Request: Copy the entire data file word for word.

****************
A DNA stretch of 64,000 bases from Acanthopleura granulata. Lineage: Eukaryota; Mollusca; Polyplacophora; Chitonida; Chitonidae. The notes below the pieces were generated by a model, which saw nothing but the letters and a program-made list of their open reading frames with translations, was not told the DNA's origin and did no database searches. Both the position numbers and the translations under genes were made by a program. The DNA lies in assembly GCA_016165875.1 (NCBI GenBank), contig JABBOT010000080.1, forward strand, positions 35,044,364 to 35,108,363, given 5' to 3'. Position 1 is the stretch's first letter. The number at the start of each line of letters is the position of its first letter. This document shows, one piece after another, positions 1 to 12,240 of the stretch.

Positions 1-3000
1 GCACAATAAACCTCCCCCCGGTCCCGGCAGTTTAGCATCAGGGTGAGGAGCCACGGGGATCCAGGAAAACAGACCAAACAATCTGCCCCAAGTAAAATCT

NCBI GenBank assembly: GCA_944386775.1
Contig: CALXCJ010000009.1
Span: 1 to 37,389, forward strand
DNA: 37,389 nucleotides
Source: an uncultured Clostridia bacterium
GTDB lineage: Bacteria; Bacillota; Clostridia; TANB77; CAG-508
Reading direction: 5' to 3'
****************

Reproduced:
A DNA stretch of 64,000 bases from Acanthopleura granulata. Lineage: Eukaryota; Mollusca; Polyplacophora; Chitonida; Chitonidae. The notes below the pieces were generated by a model, which saw nothing but the letters and a program-made list of their open reading frames with translations, was not told the DNA's origin and did no database searches. Both the position numbers and the translations under genes were made by a program. The DNA lies in assembly GCA_016165875.1 (NCBI GenBank), contig JABBOT010000080.1, forward strand, positions 35,044,364 to 35,108,363, given 5' to 3'. Position 1 is the stretch's first letter. The number at the start of each line of letters is the position of its first letter. This document shows, one piece after another, positions 1 to 12,240 of the stretch.

Positions 1-3000
1 GCACAATAAACCTCCCCCCGGTCCCGGCAGTTTAGCATCAGGGTGAGGAGCCACGGGGATCCAGGAAAACAGACCAAACAATCTGCCCCAAGTAAAATCT

NCBI GenBank assembly: GCA_944386775.1
Contig: CALXCJ010000009.1
Span: 1 to 37,389, forward strand
DNA: 37,389 nucleotides
Source: an uncultured Clostridia bacterium
GTDB lineage: Bacteria; Bacillota; Clostridia; TANB77; CAG-508
Reading direction: 5' to 3'